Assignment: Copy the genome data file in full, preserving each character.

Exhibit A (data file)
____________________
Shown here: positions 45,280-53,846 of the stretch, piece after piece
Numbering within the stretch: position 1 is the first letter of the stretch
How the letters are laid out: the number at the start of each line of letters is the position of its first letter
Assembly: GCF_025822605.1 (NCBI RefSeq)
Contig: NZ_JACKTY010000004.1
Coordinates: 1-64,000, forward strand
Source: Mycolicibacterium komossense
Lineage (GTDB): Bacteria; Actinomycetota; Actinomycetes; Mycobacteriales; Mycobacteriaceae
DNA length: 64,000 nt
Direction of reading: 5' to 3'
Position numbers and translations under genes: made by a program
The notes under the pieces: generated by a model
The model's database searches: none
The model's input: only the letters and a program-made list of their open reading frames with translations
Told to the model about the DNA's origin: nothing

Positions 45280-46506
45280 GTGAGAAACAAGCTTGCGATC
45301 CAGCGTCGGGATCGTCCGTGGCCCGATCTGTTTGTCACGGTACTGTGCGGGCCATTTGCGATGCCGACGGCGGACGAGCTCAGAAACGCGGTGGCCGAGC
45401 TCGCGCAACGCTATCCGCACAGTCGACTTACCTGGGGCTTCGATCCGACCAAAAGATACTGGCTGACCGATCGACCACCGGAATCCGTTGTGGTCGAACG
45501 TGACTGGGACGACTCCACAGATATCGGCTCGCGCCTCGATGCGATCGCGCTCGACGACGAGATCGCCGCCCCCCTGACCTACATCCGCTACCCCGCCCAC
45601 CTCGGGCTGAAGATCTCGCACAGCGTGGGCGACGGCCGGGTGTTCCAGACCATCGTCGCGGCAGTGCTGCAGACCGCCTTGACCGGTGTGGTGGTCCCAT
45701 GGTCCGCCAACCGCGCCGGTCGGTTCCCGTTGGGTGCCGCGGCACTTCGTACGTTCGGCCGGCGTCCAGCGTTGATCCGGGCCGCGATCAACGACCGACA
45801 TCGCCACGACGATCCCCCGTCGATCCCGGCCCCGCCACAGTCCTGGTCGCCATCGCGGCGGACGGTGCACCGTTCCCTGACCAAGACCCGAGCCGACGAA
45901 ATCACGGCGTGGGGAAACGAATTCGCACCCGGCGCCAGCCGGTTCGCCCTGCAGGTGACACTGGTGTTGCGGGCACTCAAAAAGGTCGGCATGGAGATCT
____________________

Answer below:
Shown here: positions 45,280-53,846 of the stretch, piece after piece
Numbering within the stretch: position 1 is the first letter of the stretch
How the letters are laid out: the number at the start of each line of letters is the position of its first letter
Assembly: GCF_025822605.1 (NCBI RefSeq)
Contig: NZ_JACKTY010000004.1
Coordinates: 1-64,000, forward strand
Source: Mycolicibacterium komossense
Lineage (GTDB): Bacteria; Actinomycetota; Actinomycetes; Mycobacteriales; Mycobacteriaceae
DNA length: 64,000 nt
Direction of reading: 5' to 3'
Position numbers and translations under genes: made by a program
The notes under the pieces: generated by a model
The model's database searches: none
The model's input: only the letters and a program-made list of their open reading frames with translations
Told to the model about the DNA's origin: nothing

Positions 45280-46506
45280 GTGAGAAACAAGCTTGCGATC
45301 CAGCGTCGGGATCGTCCGTGGCCCGATCTGTTTGTCACGGTACTGTGCGGGCCATTTGCGATGCCGACGGCGGACGAGCTCAGAAACGCGGTGGCCGAGC
45401 TCGCGCAACGCTATCCGCACAGTCGACTTACCTGGGGCTTCGATCCGACCAAAAGATACTGGCTGACCGATCGACCACCGGAATCCGTTGTGGTCGAACG
45501 TGACTGGGACGACTCCACAGATATCGGCTCGCGCCTCGATGCGATCGCGCTCGACGACGAGATCGCCGCCCCCCTGACCTACATCCGCTACCCCGCCCAC
45601 CTCGGGCTGAAGATCTCGCACAGCGTGGGCGACGGCCGGGTGTTCCAGACCATCGTCGCGGCAGTGCTGCAGACCGCCTTGACCGGTGTGGTGGTCCCAT
45701 GGTCCGCCAACCGCGCCGGTCGGTTCCCGTTGGGTGCCGCGGCACTTCGTACGTTCGGCCGGCGTCCAGCGTTGATCCGGGCCGCGATCAACGACCGACA
45801 TCGCCACGACGATCCCCCGTCGATCCCGGCCCCGCCACAGTCCTGGTCGCCATCGCGGCGGACGGTGCACCGTTCCCTGACCAAGACCCGAGCCGACGAA
45901 ATCACGGCGTGGGGAAACGAATTCGCACCCGGCGCCAGCCGGTTCGCCCTGCAGGTGACACTGGTGTTGCGGGCACTCAAAAAGGTCGGCATGGAGATCT